So yeah, my biological clock may be ticking away like the crocodile in Peter Pan, but I have zero interest in babies right now.

“Oh you’ll have one,” a friend said to me. “You will change your mind in a few years. You’ll see.”

Maybe I will but I don’t like that assumption. Maybe I won’t change my mind. Or perhaps one day something will just trigger that switch. What I am trying to say, I suppose – in a rather roundabout fashion – is that it’s OK to be afraid of turning thirty, or twenty one, or fifty or sixteen.

It’s OK to question your achievements, and want to push yourself further or strive for something else, but make sure you base this assumption on your own values, not those of other people. I can assure you,though, that just by being yourself you have achieved something brilliant

I’ve had a rollercoaster decade. I’ve had great times, I’ve had awful times, I’ve lost people I love, made wonderful friends and lost others. I have experienced interesting things, travelled solo and seen the world, fallen in love, had my heart broken and broken my own in the process. But I am stronger, tougher, wiser, kinder, smarter, sillier and braver as a result.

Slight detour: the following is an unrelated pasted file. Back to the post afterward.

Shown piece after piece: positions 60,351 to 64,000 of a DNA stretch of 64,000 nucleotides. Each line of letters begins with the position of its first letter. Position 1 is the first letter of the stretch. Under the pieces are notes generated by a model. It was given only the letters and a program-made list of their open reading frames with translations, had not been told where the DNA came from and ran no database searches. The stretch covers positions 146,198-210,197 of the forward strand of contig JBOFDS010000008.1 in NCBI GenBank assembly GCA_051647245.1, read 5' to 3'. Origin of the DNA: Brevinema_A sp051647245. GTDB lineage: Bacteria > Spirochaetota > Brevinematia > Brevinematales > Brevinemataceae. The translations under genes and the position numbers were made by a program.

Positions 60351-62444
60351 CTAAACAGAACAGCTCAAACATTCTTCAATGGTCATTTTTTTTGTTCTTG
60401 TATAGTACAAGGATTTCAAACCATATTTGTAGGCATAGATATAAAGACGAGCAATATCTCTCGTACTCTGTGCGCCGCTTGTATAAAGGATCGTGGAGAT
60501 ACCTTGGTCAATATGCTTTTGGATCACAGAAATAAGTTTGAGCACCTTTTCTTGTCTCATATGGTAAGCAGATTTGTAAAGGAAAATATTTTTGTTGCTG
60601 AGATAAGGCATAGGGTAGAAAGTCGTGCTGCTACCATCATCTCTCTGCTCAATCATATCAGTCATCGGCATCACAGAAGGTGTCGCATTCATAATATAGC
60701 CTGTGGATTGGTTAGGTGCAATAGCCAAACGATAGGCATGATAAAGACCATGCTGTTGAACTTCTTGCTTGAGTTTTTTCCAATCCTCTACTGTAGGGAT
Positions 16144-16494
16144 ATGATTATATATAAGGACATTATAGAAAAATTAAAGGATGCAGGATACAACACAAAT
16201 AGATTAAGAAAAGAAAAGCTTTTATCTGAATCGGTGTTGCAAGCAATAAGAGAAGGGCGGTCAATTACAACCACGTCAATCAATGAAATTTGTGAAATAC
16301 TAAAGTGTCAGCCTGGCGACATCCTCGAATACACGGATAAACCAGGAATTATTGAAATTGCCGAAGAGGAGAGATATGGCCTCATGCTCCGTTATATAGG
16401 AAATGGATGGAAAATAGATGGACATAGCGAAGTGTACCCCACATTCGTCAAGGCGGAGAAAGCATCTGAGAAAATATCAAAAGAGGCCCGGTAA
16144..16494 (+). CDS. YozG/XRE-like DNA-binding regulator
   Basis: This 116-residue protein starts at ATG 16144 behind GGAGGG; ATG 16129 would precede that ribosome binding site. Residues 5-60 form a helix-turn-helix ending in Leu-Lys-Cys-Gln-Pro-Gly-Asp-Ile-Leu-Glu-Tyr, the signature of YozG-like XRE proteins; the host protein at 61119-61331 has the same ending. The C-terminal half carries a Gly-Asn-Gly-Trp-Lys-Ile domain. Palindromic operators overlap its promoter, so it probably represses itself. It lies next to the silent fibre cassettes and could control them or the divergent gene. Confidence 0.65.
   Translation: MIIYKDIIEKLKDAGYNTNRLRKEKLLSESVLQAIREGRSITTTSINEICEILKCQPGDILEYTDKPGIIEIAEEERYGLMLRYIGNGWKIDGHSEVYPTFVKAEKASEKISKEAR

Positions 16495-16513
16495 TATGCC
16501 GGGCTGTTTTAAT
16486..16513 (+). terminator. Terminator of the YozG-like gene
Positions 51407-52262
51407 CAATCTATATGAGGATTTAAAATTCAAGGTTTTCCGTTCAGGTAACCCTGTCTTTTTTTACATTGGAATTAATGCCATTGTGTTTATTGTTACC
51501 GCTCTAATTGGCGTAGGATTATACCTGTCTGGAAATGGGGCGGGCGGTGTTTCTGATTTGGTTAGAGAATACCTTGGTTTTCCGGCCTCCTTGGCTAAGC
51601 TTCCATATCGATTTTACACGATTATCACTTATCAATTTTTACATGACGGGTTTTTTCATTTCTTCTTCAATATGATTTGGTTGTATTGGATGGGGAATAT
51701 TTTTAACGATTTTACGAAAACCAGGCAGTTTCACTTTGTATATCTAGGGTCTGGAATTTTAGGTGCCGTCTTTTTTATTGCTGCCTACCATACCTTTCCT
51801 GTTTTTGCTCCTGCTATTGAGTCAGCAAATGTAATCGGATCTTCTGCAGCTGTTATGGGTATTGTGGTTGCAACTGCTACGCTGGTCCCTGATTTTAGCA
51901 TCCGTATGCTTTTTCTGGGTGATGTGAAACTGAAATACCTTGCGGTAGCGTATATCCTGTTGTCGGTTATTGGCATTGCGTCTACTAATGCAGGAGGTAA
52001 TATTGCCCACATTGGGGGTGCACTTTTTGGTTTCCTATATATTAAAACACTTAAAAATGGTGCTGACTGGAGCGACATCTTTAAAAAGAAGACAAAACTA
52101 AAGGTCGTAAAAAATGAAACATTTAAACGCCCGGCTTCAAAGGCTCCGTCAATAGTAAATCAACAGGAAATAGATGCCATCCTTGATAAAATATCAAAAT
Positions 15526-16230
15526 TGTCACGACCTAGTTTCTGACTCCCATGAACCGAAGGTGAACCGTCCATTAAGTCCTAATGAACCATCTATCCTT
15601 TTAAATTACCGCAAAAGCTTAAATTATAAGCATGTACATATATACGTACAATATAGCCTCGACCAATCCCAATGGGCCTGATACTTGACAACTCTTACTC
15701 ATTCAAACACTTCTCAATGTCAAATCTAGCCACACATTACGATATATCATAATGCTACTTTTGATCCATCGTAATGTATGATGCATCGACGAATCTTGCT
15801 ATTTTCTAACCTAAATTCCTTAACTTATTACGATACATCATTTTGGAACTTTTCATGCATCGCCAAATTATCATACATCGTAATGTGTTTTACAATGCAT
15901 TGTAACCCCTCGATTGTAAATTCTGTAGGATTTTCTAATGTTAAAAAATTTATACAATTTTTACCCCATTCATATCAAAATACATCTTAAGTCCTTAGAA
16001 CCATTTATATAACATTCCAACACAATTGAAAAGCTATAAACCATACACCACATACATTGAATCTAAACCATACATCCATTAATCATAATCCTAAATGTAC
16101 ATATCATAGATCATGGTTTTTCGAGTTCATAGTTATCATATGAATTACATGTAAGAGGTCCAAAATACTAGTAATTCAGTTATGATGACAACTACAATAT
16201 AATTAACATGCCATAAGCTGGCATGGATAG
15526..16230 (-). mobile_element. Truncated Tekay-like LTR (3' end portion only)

Yes, I am nervous of what’s to come. I chose to shed my skin and begin again in every aspect of my life. It’s tough especially when you’re compelled to compare yourself to others and judge your lot a little too harshly.

It’s time to shake off the shackles of what you think you should have, and think about what it is that you want to achieve.

Here’s to entering a new decade, you lovely lot, and being happy, healthy and fearless. Because really, that’s all that counts.

Along with my #itsnotgrimupnorth series where I wax lyrical about all things Manchester, I’ve decided to start another new series on the blog! (Hurah, I hear you all cry) called #getbrave where I’m hoping I can get you lovely lot involved with sharing words of wisdom, tales of inspirations and ways to keep each other motivated.

Sometimes all people need is a little support, a chance to shine, or just someone to listen. Lets help each other out!

Like the sound of this? Visit me over at Twitter @EmmaYatesBadley or leave a message below with your pearls of wisdom.